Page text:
Collecting sales taxes is one of the most confusing parts of running a business. And you should be collecting sales taxes if you sell a physical product (like . . . oh, I don't know . . . art!).
But your life will be a lot easier if you take a class. Or two. Or three.
First, make sure your business is registered with your state. In Colorado, this is through our Department of State either by registering as an LLC or corporation or reserving a name for a sole proprietorship.
Next, you'll need a sales tax license. In Colorado, we apply for a license through the Department of Revenue.
Colorado is a “point of delivery” state, meaning that we collect taxes based on the locations we have in common with the recipient. So, if I ship something to Durango, I only charge State sales tax. If I ship to my hometown of Golden, I charge State, City, County, and a special Denver-area tax.
It's enough to make a person go mad! Instead of pulling my hair out*, I sought help.
Find a class
Check with your state and municipal departments of revenue for free tax classes. A good tax class will tell you how to 1) collect taxes and 2) submit them to the government entity.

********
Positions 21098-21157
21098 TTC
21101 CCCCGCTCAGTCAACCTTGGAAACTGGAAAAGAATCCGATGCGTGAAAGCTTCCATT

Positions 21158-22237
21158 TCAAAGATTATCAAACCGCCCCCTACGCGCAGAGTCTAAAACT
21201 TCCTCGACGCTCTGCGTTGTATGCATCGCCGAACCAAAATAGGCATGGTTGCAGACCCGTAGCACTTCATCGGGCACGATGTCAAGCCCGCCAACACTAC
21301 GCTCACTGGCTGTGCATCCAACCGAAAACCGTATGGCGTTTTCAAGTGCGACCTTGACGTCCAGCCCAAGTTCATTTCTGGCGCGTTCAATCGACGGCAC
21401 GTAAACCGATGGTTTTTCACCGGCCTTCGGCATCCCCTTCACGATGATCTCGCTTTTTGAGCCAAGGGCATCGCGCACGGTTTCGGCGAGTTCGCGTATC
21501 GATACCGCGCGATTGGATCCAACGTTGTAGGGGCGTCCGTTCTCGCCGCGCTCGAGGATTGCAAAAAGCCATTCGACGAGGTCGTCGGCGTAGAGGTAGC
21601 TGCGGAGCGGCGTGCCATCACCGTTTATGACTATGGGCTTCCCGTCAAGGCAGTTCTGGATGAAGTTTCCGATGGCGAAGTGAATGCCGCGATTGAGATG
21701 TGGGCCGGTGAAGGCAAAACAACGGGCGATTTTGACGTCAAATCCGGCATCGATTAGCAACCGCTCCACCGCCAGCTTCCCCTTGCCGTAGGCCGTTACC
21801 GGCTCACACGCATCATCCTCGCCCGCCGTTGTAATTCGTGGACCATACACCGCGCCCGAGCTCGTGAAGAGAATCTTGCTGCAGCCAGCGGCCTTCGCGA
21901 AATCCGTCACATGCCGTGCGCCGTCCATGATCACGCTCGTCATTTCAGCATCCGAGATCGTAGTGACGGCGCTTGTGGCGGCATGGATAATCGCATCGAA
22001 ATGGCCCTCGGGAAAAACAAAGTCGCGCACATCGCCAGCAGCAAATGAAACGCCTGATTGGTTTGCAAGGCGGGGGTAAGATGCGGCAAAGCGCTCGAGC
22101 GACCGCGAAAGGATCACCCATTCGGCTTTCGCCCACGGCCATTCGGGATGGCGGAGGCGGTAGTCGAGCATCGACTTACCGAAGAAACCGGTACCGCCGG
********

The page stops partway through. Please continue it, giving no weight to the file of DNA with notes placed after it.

Moreover, you will make contacts in the revenue offices that can help with any future questions.
I can only speak of my experience in Colorado. Your department names and form requirements might be very different.
*I'm still tempted to pull my hair out from time to time, but I know people are there to help if I need it.
5 thoughts on “Take a Sales Tax Class”
Thanks for the reminder. I need to do some brush up on my own state of Illinois along wiht what’s required by other states if I’m in art fairs in those states.
I am always baffled by the number of customers who act surprised (usually in a displeased sort of manner) that I charge sales tax.
Thanks Alyson. This is a good post and very important for artists. There are some cultural art districts in Louisiana where artists and galleries are tax exempt for original works of art. It is defined by geography and you have to fill out paperwork on each sale. Other states may have this as well. If you contact your department of state, they will be able to tell you if it is offered.
I know of a few artists that have a retail art supply store clear the credit card purchase for them so the store performs the sales tax payment. The store then pays the artist when the credit card clears. 10% is all the service runs and it keeps your books legal and easy.
Check out starvinartist.com.
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